By Paul Downey
More and more senior citizens are living in poverty, stretched to the limit by medical costs. San Diego’s Serving Seniors, which provides more than 600,000 meals per year to low-income senior citizens, and operates multiple affordable senior housing units, aims to alleviate this pressure—but we can’t lower the drug prices that are driving so many of our clients to our doors in the first place.
You know who can? Congress.
Americans pay the highest prices in the world for prescription drugs―over 40 percent more than Canadians and often three times more than the residents of many European countries―and patients on Medicare aren’t immune to these skyrocketing costs. That’s why many so many seniors like our client John are often forced to choose between food and their medications.
John is 72 years old and currently homeless due to some unfortunate events in his life. He’s had two knee replacement surgeries, as well as a hip replacement. However, he is still in constant pain, and can’t afford his medication due to soaring drug prices. Even with his Medicare benefits, he can only afford to take half of his prescribed pain medication―he often takes it once a day and skips the next dose.
It doesn’t have to be this way, but it currently is because Medicare doesn’t have the power to negotiate drug prices with pharmaceutical companies on behalf of its beneficiaries. This is due to a hidden provision in the (ironically named) Medicare Modernization Act. Among other things, this legislation places corporate middlemen called pharmacy benefit managers, or PBMs, in charge of negotiating drug prices through Medicare’s “Part D” plan. PBMs are for-profit companies, and they have to take their cut—often at the expense of low-income seniors.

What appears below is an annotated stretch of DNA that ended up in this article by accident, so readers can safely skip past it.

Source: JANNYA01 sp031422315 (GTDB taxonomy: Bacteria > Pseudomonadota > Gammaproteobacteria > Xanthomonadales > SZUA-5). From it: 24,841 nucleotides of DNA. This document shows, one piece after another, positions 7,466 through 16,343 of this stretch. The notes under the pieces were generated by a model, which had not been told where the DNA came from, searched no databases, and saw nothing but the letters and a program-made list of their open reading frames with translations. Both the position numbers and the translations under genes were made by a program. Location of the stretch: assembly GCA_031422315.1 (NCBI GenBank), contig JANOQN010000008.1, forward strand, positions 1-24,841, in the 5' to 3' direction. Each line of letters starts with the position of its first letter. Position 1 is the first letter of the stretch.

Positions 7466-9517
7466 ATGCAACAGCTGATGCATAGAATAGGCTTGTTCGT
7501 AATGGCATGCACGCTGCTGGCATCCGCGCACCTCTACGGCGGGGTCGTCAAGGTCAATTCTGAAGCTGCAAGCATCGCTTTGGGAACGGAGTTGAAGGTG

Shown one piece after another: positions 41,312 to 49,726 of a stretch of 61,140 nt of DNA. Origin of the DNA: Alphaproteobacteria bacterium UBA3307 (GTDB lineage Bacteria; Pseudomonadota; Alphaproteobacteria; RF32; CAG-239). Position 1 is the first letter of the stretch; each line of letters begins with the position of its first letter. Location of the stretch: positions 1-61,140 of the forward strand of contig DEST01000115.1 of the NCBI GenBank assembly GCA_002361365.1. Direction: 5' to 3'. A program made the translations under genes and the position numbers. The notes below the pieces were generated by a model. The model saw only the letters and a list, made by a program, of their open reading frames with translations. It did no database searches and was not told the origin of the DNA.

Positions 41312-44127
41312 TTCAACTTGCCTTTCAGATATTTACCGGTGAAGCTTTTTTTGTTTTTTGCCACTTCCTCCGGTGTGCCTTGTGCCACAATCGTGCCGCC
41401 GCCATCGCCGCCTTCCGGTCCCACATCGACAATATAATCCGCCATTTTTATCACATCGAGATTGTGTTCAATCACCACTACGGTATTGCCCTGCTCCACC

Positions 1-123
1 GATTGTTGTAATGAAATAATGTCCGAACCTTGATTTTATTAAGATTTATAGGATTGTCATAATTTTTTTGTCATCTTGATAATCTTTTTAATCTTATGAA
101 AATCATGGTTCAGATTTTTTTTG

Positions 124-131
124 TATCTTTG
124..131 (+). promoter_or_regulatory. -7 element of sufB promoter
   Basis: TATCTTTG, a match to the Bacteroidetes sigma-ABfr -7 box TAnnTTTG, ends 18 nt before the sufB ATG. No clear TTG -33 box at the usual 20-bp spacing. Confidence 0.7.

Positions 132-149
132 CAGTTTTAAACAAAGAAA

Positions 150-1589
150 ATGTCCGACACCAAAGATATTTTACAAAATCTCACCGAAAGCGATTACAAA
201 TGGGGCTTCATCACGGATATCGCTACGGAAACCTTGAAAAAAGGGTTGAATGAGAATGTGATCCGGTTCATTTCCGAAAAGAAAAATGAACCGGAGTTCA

Here’s where Congress comes in. Members from Texas, Maryland and Vermont have put forward a bill in the House of Representatives that could change all that: the Medicare Negotiation and Competitive Licensing Act. It would put Medicare back in charge of demanding the lowest drug prices for Americans in need.
Medicare has the biggest buying power of any healthcare coverage provider; so it doesn’t make sense that they can’t negotiate drug prices directly for citizens on fixed budgets who have spent their working lives contributing to social security and Medicare.
Serving Seniors supports this bill because of people like John. No person should have to choose between basic necessities like food and medicine. Our government needs to act on seniors’ behalf. Although some might say that free market competition encourages drug companies to provide low prices, in reality the pharmaceutical industry is protected by complex patent laws, and drugmakers often successfully block out competition from low-cost generic alternatives. Drug companies can lock in some of the highest profits of any industry, all at the expense of consumers, especially seniors.
The Medicare Negotiation and Competitive Licensing Act is a win-win for both senior citizens and the government. It gives Medicare the power to negotiate reasonable prescription drug prices on behalf of millions of Americans, lowering tax dollars to pay for care, and lowering co-pays for older, vulnerable Americans on fixed incomes.
Our request to you: find out who represents you in Congress, and contact their office. Tell them to support the Medicare Negotiation and Competitive Licensing Act.
For more than two decades, Paul Downey has been a national advocate for low-income seniors. He is president and CEO of Serving Seniors, a nonprofit agency dedicated for nearly 50 years to increasing the quality of life for San Diego seniors living in poverty.
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